St Nicholas, you will recall from an earlier installment in this series, was born in Patara during the latter half of the third century. Eventually he was consecrated bishop of Myra and moved here. After his death, he was buried in a rock tomb, but eventually his body was interred in the church which bears his name in Myra. The church itself was built in the eighth century after earlier versions of the building had been destroyed. Nicholas is the patron saint of sailors, as well as Russia. His body is no longer in the church. It was stolen in 1087 by a group of grave robbers from Bari, Italy (although both Venice and Russia claim that they have the body).
The connection between Santa Claus/Father Christmas and Bishop Nicholas centers on gift giving. According to legend, Nicholas learned that three girls in his parish were unable to afford the dowry required for marriage. Without money, they would be unable to marry, and thus would have been consigned to lives of prostitution. When Nicholas became aware of their plight, he secretly crept to their house in the village and threw three sacks of gold through the window, saving the girls.
When I enter the church, it is packed with Russian tour groups. It is a fascinating mix of people: older women in long, modest dresses and flowing white head scarves, and young college-aged girls in tight mini-shorts and abbreviated tops, posing and preening for the cameras of their husbands and boyfriends. The younger crowd looks a bit bored, eager to get to the beach, while the older women are laying icons of St Nicholas on the altar and praying to the saint.
Despite appearances, the guidebook states that this is a working church. There is a mass held every December 6 (St Nicholas' Festal day) and on occasional Sundays throughout the year. Most of the stone is bare, stripped of plaster and artwork, although a few frescoes remain. A team of Turkish archaeologists is working in a side chapel when I tour the building. According to a nearby sign, they are charged with the conservation of the artwork, so at least no more faces will be scratched off the frescoes.
A great crowd gathers around a sarcophagus, which is popularly believed to contain the bones of the saint. It doesn't. The lid clearly depicts a couple, husband and wife, interred inside. Nevertheless, people poke their fingers around the protective plexiglass barrier, touching the tomb of the “Saint” in defiance of the signs which say not to do this. Cameras snap, pretty Russian poppets pose, pilgrimage accomplished.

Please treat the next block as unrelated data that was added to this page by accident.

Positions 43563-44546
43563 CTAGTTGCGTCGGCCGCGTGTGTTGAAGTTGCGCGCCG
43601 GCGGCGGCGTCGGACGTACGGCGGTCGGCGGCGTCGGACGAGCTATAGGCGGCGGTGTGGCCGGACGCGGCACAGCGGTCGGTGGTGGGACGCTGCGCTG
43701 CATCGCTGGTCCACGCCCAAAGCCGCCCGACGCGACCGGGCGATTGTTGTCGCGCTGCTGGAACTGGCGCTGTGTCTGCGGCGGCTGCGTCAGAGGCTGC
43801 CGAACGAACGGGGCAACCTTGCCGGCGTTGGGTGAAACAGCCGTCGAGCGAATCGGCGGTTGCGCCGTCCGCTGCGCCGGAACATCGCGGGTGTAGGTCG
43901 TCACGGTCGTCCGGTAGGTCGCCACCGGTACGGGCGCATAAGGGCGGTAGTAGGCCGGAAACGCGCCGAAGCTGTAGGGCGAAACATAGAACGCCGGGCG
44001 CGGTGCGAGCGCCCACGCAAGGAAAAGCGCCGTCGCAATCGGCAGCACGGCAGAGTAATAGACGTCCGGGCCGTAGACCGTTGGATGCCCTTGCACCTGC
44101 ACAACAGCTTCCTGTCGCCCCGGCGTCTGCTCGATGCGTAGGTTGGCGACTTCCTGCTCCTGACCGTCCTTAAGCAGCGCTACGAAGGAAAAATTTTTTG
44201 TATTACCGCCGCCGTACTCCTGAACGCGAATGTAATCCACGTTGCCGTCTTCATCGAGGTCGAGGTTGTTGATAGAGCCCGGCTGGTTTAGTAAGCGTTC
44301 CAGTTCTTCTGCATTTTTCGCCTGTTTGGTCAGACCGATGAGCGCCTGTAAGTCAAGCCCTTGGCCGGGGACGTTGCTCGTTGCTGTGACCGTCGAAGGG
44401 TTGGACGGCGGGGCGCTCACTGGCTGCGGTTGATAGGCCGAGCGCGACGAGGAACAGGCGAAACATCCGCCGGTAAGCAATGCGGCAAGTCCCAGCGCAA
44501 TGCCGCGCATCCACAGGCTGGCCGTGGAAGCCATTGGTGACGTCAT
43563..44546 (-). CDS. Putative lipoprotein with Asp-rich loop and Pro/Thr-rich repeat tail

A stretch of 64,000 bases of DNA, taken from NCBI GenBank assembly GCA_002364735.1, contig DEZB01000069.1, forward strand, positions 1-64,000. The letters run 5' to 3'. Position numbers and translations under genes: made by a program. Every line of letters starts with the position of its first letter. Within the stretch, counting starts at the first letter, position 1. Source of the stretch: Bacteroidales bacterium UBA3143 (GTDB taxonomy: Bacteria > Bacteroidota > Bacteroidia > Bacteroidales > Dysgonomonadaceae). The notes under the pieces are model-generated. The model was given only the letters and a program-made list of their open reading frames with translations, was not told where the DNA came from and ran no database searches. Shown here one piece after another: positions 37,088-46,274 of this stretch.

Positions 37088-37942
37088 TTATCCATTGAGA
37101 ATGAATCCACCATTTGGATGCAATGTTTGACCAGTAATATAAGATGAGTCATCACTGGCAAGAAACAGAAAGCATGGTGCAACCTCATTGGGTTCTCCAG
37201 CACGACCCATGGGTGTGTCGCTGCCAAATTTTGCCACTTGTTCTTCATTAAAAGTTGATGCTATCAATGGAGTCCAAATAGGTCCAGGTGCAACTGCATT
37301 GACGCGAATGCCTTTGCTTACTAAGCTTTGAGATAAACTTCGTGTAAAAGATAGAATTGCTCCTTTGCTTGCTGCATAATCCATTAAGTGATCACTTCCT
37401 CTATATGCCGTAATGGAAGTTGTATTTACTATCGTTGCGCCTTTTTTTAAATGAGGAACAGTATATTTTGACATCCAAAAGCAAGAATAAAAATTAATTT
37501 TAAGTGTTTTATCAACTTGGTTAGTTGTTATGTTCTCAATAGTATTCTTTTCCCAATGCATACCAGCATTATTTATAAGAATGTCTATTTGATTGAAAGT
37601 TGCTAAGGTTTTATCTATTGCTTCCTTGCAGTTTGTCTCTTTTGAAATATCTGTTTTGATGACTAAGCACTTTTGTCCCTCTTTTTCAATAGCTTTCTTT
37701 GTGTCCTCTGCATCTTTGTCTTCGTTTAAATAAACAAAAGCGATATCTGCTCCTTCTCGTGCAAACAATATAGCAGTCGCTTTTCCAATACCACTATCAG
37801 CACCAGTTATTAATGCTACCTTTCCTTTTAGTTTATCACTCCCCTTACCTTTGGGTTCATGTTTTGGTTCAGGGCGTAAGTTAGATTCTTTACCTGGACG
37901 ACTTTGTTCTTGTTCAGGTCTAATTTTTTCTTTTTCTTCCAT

As I take my photos, patiently waiting for the crowds to clear, I see our bus driver wandering through the gloom, studying the church. He has bought another ticket and is inside having a look. He may not know where he is going, but I do admire his curiosity and interest. A man after my own heart.
“Kalkan?” he asks, as we line up to board the bus. Yes, we affirm. Kalkan. The day is done. Having ridden with him all day we are not surprised when we don't go to Kalkan, but in fact, stop at Kas. Presumably we are to wait for the people we dropped off on our way to Ucagiz. The driver indicates, through sign language, that we will leave Kas at 5:00. With thirty minutes to kill, we trudge down the hill to the harbor, snap a couple of boat pictures, then trudge back up. We climb aboard the bus and we pull out ― no additional passengers. Quite a mystery.
Home after another long day in the sun. We decide to pull out the budgetary stops and have dinner in a nice rooftop restaurant, overlooking the harbor. The sun spins gold and red around us, then drops behind the western hills. Soft Turkish music wraps us in its discordant notes, as we happily tuck into some very lovely food.